Pricing, Market Coverage and Capacity: Can Green and Brown Products Co-exist?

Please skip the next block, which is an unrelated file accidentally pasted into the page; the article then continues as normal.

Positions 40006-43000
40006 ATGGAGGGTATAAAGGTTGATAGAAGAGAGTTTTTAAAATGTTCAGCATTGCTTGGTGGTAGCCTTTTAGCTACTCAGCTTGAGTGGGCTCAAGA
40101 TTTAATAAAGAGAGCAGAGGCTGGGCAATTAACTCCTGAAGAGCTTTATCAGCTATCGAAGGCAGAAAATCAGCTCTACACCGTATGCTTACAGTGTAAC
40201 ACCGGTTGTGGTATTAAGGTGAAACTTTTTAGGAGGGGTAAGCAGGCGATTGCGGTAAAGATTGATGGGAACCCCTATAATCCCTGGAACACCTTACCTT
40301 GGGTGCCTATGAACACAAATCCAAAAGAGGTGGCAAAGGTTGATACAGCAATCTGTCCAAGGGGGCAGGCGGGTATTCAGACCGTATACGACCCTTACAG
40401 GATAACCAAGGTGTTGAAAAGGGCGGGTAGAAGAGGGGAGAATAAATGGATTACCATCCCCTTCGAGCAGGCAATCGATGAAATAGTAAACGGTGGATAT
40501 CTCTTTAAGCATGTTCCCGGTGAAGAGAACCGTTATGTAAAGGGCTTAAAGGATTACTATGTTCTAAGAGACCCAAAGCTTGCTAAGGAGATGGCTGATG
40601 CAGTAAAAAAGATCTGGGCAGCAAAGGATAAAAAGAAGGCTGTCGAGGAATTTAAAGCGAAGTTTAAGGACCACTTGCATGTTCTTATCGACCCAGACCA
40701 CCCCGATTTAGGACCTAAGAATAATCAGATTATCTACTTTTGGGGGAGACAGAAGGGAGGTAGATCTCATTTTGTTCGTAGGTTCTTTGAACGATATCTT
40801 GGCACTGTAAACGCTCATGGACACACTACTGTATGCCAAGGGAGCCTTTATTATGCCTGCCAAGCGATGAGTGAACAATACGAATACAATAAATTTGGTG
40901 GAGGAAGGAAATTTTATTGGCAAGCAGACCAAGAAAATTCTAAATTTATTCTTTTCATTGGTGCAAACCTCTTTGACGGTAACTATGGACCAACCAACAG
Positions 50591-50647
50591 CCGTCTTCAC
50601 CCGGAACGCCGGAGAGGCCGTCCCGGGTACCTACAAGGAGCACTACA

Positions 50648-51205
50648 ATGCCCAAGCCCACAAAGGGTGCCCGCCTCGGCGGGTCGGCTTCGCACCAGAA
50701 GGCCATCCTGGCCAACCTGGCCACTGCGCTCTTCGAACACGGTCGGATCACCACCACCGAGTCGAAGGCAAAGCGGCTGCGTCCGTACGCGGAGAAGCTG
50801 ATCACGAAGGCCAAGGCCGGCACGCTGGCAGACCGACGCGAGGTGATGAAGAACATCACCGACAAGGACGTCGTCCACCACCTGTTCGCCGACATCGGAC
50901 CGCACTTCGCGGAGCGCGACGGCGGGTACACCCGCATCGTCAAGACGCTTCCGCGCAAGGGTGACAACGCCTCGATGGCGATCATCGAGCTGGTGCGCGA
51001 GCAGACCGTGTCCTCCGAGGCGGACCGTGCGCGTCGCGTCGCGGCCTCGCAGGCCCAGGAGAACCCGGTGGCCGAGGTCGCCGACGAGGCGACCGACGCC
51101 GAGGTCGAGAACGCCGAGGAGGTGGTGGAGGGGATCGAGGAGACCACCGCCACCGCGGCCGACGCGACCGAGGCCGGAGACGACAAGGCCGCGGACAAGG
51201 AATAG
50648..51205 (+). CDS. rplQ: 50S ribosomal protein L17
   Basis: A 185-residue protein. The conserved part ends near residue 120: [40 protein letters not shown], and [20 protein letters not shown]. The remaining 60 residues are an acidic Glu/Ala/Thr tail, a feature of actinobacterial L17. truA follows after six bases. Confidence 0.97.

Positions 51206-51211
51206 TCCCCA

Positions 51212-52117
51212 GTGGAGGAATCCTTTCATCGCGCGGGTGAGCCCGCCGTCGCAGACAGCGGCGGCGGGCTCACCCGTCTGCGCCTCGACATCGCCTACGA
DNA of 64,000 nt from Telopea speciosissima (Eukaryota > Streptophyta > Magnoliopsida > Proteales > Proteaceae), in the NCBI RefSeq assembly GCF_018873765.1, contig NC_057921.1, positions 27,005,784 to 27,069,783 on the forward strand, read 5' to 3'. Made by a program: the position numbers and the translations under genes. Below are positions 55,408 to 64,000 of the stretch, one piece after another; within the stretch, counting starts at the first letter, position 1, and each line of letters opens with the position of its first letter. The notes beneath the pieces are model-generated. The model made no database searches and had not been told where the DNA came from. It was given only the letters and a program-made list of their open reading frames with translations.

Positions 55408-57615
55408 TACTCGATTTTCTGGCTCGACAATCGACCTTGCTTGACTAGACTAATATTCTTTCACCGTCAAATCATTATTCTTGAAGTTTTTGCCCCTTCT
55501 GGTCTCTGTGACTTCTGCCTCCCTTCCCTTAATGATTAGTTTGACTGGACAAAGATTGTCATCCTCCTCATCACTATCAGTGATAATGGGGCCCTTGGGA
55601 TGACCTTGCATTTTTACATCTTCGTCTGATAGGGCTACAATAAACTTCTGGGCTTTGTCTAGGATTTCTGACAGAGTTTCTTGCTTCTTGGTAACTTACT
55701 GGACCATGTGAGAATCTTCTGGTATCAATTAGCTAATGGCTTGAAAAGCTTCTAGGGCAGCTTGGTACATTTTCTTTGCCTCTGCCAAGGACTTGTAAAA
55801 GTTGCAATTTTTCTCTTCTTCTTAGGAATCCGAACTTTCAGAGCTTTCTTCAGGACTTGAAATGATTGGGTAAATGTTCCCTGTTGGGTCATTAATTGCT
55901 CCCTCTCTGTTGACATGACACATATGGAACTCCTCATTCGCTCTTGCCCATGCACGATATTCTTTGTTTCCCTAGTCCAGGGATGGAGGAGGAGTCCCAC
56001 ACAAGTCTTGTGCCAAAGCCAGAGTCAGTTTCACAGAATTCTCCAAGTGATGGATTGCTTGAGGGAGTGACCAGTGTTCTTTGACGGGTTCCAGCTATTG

Environmental strains are causing consumers to trade up to greener alternatives and many brown products are losing market coverage to premium-priced green rivals. In order to tackle this threat, many companies currently offering only brown products are contemplating the launch of a green product to complement their product portfolio. This paper provides strategic insights into and tactical ramifications of expanding a brown product line with a new green product. Our analysis explicitly incorporates a segmented consumer market where individual consumers may value the same product differently, the economies of scale and the learning effects associated with new green products, and capacity constraints for the current production system. It is shown that a single pricing scheme for the new green product limits a firm’s ability to appropriate the value different customers will relinquish in a segmented market and/or to avoid cannibalization. A two-level pricing structure can diminish and even completely avoid the salience of cannibalization. However, when resources are scarce, a firm can never protect his products from the threat of cannibalization by just revising the pricing structure which can spell the end of his brown product’s presence in the market or preclude the firm from launching the green product. At this point, the degree of cannibalization is higher for the brown product when the green product offers a sufficiently differentiated proposition to green segment consumers.